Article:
Des Moines — It’s all relative. That’s been the operating theory of Marco Rubio’s presidential campaign, which has confounded both political analysts and the press. And yet Rubio’s team has been firm in its belief that, by under-promising and over-delivering, it can generate the sort of excitement, energy, and yes, actual delegates needed to capture the Republican nomination. They even thought that by notching a strong third-place finish, with over 23 percent of the vote, Rubio would emerge from the Iowa caucuses on Monday evening with more momentum that the winner, Ted Cruz.
That’s why Rubio, who nearly caught the longtime Iowa frontrunner, Donald Trump (who finished just a point ahead of him), walked on stage to deliver a victory speech here in Des Moines on Monday. “This is the moment they said would never happen,” he declared as he took the stage at the Marriott hotel downtown.
And so, while Cruz may have won the caucuses, which he needed to do, Rubio did something his campaign considers more important: He defied expectations.
Rubio and his team worked deliberately to keep expectations in check in the days leading up to the caucuses. “I’m just trying to get as many people to caucus for me as possible,” Rubio said Saturday afternoon in Ames. There was no public pushback when the final — and famously accurate — Des Moines Register/Bloomberg poll was released that afternoon showing Rubio in a distant third place with 15 percent of the vote.
Whereas Cruz had publicly defined success as victory in Iowa, Rubio’s team had carefully described it in relative terms.
Rubio was the first of the top three candidates to speak on caucus night, delivering his speech within a half hour of the results’ being declared. He monopolized the airwaves and got going early enough to ensure that his whole speech aired, helping to cement the narrative that he had a victory in Iowa, alongside the one that was officially declared for Cruz.
It was in tune with Rubio’s strategy as a whole, which has relied heavily on media and television appearances, as opposed to stumping in every corner of the state. Rubio was heavily criticized for concentrating many of his events around the highly populous Des Moines area and rarely venturing to far-flung corners of the state, while candidates such as Cruz trudged to all of Iowa’s 99 counties. But tonight’s results sent the message: to each his own.
In the final days of the caucuses, Rubio’s team aired a 30-minute commercial on Iowa television that showcased his town-hall appearances throughout the state. The general sentiment in the campaign was that there would be more eyeballs on Rubio when he was on TV than there would be if he visited every small town in the state.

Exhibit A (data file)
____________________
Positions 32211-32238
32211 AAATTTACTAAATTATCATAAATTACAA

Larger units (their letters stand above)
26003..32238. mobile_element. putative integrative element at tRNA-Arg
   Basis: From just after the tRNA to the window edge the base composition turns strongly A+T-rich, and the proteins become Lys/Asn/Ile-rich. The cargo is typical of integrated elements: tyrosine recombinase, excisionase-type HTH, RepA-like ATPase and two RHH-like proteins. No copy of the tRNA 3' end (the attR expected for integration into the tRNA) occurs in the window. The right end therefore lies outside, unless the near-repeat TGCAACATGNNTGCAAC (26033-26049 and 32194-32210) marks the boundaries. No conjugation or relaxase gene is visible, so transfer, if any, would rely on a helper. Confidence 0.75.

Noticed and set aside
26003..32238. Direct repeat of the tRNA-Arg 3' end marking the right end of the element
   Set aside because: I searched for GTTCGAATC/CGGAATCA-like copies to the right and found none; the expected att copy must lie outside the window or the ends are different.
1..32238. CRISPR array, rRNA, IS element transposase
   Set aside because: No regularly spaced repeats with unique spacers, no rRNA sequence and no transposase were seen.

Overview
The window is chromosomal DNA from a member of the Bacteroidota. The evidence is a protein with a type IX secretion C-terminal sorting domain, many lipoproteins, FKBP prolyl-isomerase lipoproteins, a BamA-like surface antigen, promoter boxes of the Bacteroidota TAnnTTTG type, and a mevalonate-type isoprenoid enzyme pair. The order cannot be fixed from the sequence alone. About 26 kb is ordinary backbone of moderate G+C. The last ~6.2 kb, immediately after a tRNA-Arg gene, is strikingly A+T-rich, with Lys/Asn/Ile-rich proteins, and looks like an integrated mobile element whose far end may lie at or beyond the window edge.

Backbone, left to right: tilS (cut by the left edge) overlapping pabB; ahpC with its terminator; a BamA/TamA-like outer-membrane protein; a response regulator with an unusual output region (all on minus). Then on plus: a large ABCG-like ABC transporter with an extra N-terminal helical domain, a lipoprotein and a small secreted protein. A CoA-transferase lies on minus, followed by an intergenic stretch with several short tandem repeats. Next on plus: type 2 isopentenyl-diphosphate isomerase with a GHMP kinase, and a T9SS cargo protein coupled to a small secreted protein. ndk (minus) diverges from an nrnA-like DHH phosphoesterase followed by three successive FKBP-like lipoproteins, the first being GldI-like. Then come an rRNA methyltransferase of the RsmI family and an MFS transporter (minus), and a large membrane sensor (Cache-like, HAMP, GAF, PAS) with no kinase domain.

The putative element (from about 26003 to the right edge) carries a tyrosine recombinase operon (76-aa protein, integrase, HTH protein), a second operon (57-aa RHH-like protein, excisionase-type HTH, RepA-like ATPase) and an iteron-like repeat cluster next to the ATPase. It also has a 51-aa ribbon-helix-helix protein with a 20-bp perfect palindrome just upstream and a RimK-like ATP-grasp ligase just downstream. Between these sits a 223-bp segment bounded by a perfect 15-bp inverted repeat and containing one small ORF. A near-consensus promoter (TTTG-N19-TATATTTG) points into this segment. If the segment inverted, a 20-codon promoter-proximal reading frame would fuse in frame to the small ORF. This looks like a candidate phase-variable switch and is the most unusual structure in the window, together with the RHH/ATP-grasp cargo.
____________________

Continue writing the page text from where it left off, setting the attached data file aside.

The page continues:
The momentum from Cruz’s finish tonight puts him into strong contention for second place in New Hampshire. Polls taken in New Hampshire over the past week have found Cruz around 12 percent, putting him a point or two ahead of the establishment pack. What’s more, New Hampshire Republicans say there is an opening for Cruz there. Though the state historically votes for a more moderate, establishment-style candidate, there is a sliver of the electorate to whom Cruz’s brand of conservatism would likely appeal. As of yet, no candidate has made any significant effort to win over these voters.
If Cruz decides to play hard in New Hampshire, a state in which he has heretofore spent little time, it could hasten the long-predicted head-on collision between Rubio and Cruz.
The momentum from Cruz’s finish tonight puts him into strong contention for second place in New Hampshire.
But the collision seems more likely to come in South Carolina, a state where both senators have devoted significant time and resources. Rubio’s team feels good about going up against Cruz in South Carolina, a state where Rubio has a strong team and the support of Representative Trey Gowdy, among the most popular conservative politicians in the state.
What is certain is that Rubio will be fending off attacks from all sides. The campaign acknowledges that the amount of money the super PAC supporting Bush, Right to Rise, has spent attacking him — the Rubio campaign says $20 million; Right to Rise says it is less than that, but declines to provide a specific number — has dented him in the polls. And Bush is a particular, if unnamed, target of Rubio’s speeches.
“They told me we had no chance because my hair wasn’t gray enough and my boots were too high,” Rubio said on Monday. “They told me I needed to wait my turn.”
“They,” of course, is the so-called establishment, particularly its members in Florida who hoped he would step aside and allow Bush to run without major competition. Bush is rolling his eyes at such remarks. “It’s called politics,” he tells National Review.
But the battle between Rubio and the establishment will play out in full in New Hampshire. Rubio’s performance in Iowa means he enters that fray as the strongest contender.On Monday, Rubio was talking like a winner. “Tonight we have taken the first step, but an important step, to winning this election,” he told the crowd. “When I am our nominee, we are going to unify this party, and we are going to unify the conservative movement. When I’m our nominee, we are going to grow the conservative movement.#…#When I’m our nominee we will unite our party, we will grow our party, and we will defeat Hillary Clinton or Bernie Sanders.”
This was not the last time Iowa would see him, he promised. He vowed that when he won the nomination, he would return, seeking their votes.
“Iowa, thank you so much,” Rubio said. “We will never forget you. We will see you soon again. And, New Hampshire, we will see you in the morning!”
— Alexis Levinson is the senior political reporter for National Review. Eliana Johnson, the Washington editor for National Review, contributed to the reporting for this piece.